‘I hope you like coffee,” I ask him in a small light voice that sounds much higher than I intend.
“Sure,” he says, “although it is getting late.”
“Well, decaf then?” I ask, again my pitch is too high and I blush, but he doesn’t seem to notice.
I am determined, I say to myself, that this is going to work.
“Whatever you like,” he answers non-committally, so casually. He has pulled his car into the parking lot, “Drive thru?”
“What?” I say, “No, let’s go in and have a proper…” Proper what? Date of course, but I cannot quite say it, as much as I want to.
“Proper…” I say, trying again.
“Proper… cup of coffee?” he asks. He looks over at my giggle. “Can’t we order at the drive thru, then sit in the car in the parking lot?”
“No! Let’s go in,” I say, daringly pushing on his arm so as to leverage him out his car door on the driver’s side. I beam into his face. What do I see in his? Reluctance, anxiety, concern, interest, a trace of what? Excitement too?
“How about we sit in a quiet corner and I get the coffee and I bring it back to us?”
“Alright,” he says. I am sure I can hear the reticence, but maybe surprise too.
“And the lighting is better inside,” I glance in the mirror. Maybe he’ll think I am pretty in the tinted coffeehouse lights, “but not too bright.”
He looks over at me as if weighing what I am saying. Does he mind being seen with me? Don’t think about that, I say to myself.
He gets out, walks around the car, opens my door and hands me out like a gentleman would, but without any artificial flair. I like that, not too goofy, too foolish. Let’s not go too fast. It won’t be real then.
There are only a few people in the coffee shop as we enter. I pick a table to the side in the back, far from the cashier, the few other seated customers, and the window. He sits down where I indicate, crossing his arms and settling his mouth into a grimace. I say nothing.
He starts tapping his finger on the tabletop, looking around. I feel a little confused by his attitude but then simply ask him for his order.
I come back with the coffee quickly. I am eager to talk to him.
“Just like you ordered, sir,” I say, smirking at him. I set his cup down. He gives me a curt nod. He seems to have relaxed while I was at the counter. He takes a sip as I sink down onto the hard chair, its leathery covering doing little to soften things.
“Mmm,” he says. The coffee here is delicious. He closes his eyes to more deeply appreciate the taste of the warm drink. “Mmm.”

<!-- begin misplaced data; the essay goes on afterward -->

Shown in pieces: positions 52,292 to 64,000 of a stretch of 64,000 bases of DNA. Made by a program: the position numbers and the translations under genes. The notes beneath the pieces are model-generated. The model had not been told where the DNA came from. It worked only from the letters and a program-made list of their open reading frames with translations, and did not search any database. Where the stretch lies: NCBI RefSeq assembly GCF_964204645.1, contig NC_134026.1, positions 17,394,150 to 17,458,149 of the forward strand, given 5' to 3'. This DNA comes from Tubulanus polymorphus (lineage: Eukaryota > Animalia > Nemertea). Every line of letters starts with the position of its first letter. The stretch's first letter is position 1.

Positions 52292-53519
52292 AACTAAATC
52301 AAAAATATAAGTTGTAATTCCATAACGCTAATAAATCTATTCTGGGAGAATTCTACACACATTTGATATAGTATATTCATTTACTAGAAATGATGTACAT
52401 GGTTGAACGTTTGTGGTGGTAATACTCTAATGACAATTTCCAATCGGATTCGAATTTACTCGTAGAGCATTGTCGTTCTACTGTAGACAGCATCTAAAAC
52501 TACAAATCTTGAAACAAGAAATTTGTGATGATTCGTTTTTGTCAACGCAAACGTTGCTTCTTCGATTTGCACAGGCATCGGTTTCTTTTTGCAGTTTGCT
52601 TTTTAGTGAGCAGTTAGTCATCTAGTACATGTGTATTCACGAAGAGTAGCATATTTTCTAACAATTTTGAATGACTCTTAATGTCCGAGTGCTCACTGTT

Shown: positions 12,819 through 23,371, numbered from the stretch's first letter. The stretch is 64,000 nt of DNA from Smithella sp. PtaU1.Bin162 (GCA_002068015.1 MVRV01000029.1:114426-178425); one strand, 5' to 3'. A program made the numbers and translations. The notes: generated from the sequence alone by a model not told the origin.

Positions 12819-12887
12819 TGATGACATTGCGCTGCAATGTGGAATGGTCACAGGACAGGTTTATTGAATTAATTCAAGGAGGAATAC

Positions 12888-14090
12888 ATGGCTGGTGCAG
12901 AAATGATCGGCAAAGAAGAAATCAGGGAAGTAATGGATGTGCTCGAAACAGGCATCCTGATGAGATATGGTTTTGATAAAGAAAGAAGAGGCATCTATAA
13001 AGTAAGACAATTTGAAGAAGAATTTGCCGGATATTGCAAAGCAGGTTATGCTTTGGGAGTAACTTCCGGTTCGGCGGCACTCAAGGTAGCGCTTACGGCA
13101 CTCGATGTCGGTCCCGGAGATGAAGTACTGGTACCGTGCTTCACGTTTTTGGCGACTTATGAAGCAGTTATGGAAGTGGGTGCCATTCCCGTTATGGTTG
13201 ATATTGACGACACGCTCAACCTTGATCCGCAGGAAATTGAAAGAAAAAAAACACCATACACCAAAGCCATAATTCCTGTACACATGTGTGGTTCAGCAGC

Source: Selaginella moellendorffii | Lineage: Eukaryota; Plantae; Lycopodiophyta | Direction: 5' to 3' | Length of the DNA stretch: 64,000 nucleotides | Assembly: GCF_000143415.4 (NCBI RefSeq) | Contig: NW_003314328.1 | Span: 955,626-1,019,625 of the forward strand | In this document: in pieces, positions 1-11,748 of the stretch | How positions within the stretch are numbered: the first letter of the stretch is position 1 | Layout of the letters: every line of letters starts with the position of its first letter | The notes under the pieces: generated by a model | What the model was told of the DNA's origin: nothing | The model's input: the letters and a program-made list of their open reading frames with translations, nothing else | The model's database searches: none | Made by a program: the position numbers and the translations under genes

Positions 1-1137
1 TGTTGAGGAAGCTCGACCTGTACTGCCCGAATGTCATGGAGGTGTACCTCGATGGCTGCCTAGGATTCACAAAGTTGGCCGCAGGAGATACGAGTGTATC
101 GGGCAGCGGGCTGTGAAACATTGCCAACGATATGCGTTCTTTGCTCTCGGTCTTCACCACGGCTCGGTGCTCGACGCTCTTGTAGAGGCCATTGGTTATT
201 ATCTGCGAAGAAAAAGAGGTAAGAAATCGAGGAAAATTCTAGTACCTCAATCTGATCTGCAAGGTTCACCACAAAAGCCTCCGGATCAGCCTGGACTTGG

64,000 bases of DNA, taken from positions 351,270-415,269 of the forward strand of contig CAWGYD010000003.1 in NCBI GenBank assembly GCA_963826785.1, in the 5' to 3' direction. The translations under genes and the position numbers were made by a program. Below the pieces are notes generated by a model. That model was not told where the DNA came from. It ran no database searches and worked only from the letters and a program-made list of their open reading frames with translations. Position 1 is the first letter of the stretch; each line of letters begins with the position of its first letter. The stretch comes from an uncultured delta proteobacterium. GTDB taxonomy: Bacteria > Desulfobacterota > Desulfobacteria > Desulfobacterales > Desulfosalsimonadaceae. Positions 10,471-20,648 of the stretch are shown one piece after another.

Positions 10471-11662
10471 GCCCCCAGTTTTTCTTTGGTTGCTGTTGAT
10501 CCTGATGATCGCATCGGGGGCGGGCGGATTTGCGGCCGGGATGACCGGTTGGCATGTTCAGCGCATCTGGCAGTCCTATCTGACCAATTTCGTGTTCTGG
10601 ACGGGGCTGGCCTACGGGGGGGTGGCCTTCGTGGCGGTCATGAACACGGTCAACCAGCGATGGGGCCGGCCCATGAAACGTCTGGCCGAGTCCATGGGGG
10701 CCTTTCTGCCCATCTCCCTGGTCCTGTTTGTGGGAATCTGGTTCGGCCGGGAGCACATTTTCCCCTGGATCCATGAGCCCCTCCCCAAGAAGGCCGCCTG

I look at him in surprise. He seems so contented by this small thing. I look down at my hands around my own coffee mug, feeling slightly embarrassed and gratified.
“I want to go to graduate school after…” I start. He would understand.
He asks me, “Do you like poetry?” He has started speaking at the same time as I. He has pulled a small book from one of the many pockets in his cargo pockets. He sets it down on the table and strokes the black leather cover of the small book once. I realize it is his poetry, stuff he has written. He gives me an odd smile.
“Oh,” I grunt, as if I have been punched in the stomach.
He slips the poetry book back into his pocket suddenly though. I hang my head. Did my response startle him? What was I supposed to say? My tongue is stuck inside my mouth like mud, suddenly freeze-dried. Is he wanting to share with me his innermost thoughts? I think of my own poetry, written in secret under my pillow at night. I do want to hear his, I do. I love poetry. My tongue is now petrified wood. Maybe his “stuff”, his poetry, is not even so personal as mine — and I don’t have to share mine. I can feel my face working. What kind of signals am I sending? It dawns on me that maybe he wants this date to work as much as me, he has realized he has gone too fast.
I lift my coffee to my desert of a mouth, my attention on the rim of my cup. Am I going to mess up? Pretend everything is fine, I say to myself. Maybe he is really sensitive about this. Maybe he is trying to trust me and I am sending the wrong signals? What am I supposed to do? I always seem to get the cues wrong.
I flick my eyes up to his. He is looking up too, but over my shoulder.
“Oh, no,” he mouths.
“What?” I am instantly alert for danger. No, I have been on the alert this whole this time. Something is going to ruin this.
“Just the cashier,” he sighs, obviously displeased at the interruption.
“Hi, you forgot your change,” the young cashier woman says a bit too loudly as she approaches our table, wearing a brilliant smile … all for him. He is looking away now though at the empty tables.
The cashier has stopped in front of him with a full frontal dumb smile on her face and is staring at his handsome features as if entranced. Rooted there, she flips a curl of her long hair and continues to gaze at him as if transfixed. He glances up at her impatiently, and then away again.
“Oh, the change, I completely forgot,” I say. I put my hand down reflexively on the table where our receipt is resting. My elbow is over the coins and bills on the table, the currencies she has previously given me at the counter. He has lifted his coffee in front of his face and is taking a long slow serious swig.
I nudge the cashier, breaking her trance.
“Thanks for bringing the change,” I say to her. Lowering his cup, he turns his head and smiles at me.
Anne Tabor-Morris, who uses the pen name Cassiopia O’Star, has been writing stories and poetry since eighth grade. Her love of literature and poetry as well as science — she teaches astronomy at the college level — are brought together to create her stories and poems. She lives in Howell.